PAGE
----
Dscoop Member Profile: Zazzle Dazzles with Customized Printing Business
CHICAGO — February 12, 2016 — Zazzle, based in San Jose, Calif., is a great example of profitable personalized printing at work. The company, launched in 2005 as an ecommerce provider, has assembled an amazing production portfolio producing everything from gifts for kids, to more mundane business cards and stationery, to signs and promotional items – almost all of which can be personalized or produced in short runs.
How does it handle the thousands of small lot orders they receive every day? When you visit its two plants – one focused on paper-based products and the other on textiles – you would not believe the volume that goes through there, yet everyone is so relaxed.
According to Charles Ohiaeri, the company’s chief fulfillment officer, that’s largely due to the efficient, proprietary workflow, augmented by the HP SmartStream Suite, that the company has created to feed orders through to production with minimal human intervention – yet with exceptional accuracy, quality and customer service. “We started out with a small color printer and a big idea,” he says, “and we really knew nothing about print. But it was quickly clear that we needed more horsepower – much more.”
By that time, Zazzle had acquired an HP DesignJet 5000, one of the first to be installed, and only one of many firsts for the company. “We were happy with the DesignJet,” Ohiaeri explained, “and although we did significant due diligence in our search for more printing horsepower, that experience contributed to our decision to stay with HP for our paper-based printed products.”
Ohiaeri has also attended Dscoop, the HP users group, several times, which also bolsters his relationship with HP. “It’s an amazing community,” he said, “led by a group of really talented HP customers. I was floored by how open everyone was, even though they might be talking to competitors. That willingness to share is important to the continued vitality of the printing industry. You can’t help but come away with new ideas and strategies that you can put to work immediately in your own business.”
Zazzle’s first HP Indigo was a 3050. “During the installation process, HP told us we had to give the press a name. Our operator at the time was expecting her first child, so she named the press Beebe, as a play on the word ‘baby’. That started a trend for us – all of our HP Indigo presses (and we have eight on the floor right now) have human names. We just went down the alphabet, with our twin HP Indigo 10000s bearing the monikers Ingrid and Joaquin," said Ohiaeri.
He continued, "People care about children, while they may not care as much about a machine that is down. So we have personalized our fleet of printers just like we personalize products for our customers!” The second press was named Charlie, Ohiaeri’s namesake. “Charlie is the exception to our alphabetical naming strategy,” he chuckled. “When the first Charlie was retired, the next press we acquired picked up the Charlie name. I’ve been at Zazzle for 13 years with no plans to make a change, so I imagine there will be a third-generation Charlie in the fleet at some point!”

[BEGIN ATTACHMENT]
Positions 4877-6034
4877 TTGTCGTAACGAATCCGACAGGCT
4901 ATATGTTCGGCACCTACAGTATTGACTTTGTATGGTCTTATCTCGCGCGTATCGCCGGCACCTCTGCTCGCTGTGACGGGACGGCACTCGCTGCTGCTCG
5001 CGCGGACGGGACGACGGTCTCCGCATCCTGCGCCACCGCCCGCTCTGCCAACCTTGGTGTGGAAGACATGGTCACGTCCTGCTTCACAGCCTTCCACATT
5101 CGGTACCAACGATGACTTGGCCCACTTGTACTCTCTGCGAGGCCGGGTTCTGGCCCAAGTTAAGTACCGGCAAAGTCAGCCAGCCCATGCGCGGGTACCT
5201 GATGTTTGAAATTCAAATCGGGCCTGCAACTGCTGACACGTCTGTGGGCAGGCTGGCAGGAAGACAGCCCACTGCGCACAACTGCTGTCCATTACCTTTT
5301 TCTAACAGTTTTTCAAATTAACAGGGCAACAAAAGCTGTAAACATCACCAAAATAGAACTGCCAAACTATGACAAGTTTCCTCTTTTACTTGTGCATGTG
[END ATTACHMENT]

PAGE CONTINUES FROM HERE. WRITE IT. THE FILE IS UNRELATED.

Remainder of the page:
Zazzle was the site of one of the first installations of the HP Indigo 10000. Ohiaeri explained, “We learned a lot when Ingrid first joined our organization, and those learnings meant that Joaquin hit the ground running when he joined the group a few months later. We have been completely blown away by these presses and the value they have added to our business. They have increased our throughput exponentially, and the larger sheet size has opened up new applications that we couldn’t do in that volume before.”
In addition to using its HP Indigo presses to produce invitations, greeting cards, business cards, posters and more, Zazzle is even printing USPS postage stamps under a program wherein the company is certified to do so. “You can imagine the massive permutations considering the form factor and substrate variations for postage stamps,” Ohiaeri said. “We needed a lot of processing and print power to do this application, and we’ve got the ideal production platform to do so. Plus, it delivers the quality and durability required by the USPS.”
Zazzle also recently added an HP Latex 3000 printer to its fleet of DesignJets to broaden its wide format capabilities for producing signage, and is looking at a number of other products that the larger equipment will enable.
On the textile side, the company has a variety of textile printers from suppliers such as Mimaki. Ohiaeri is keeping a close eye on developments in the dynamic textile printing industry. “Much of what we do is heat transfer,” he explained, “but we are also doing some direct-to-textile printing and would like to expand that capability. I’m sure we will be adding to our textile printing platform in the not-too-distant future.”
A group of Zazzle folks will be off to San Antonio for Dscoop 11 in April. “We’re always looking for new ideas, and willing to share ours as well,” Ohiaeri concluded. “And it is important to us to stay current with technology. There’s no better venue for to get all that done!”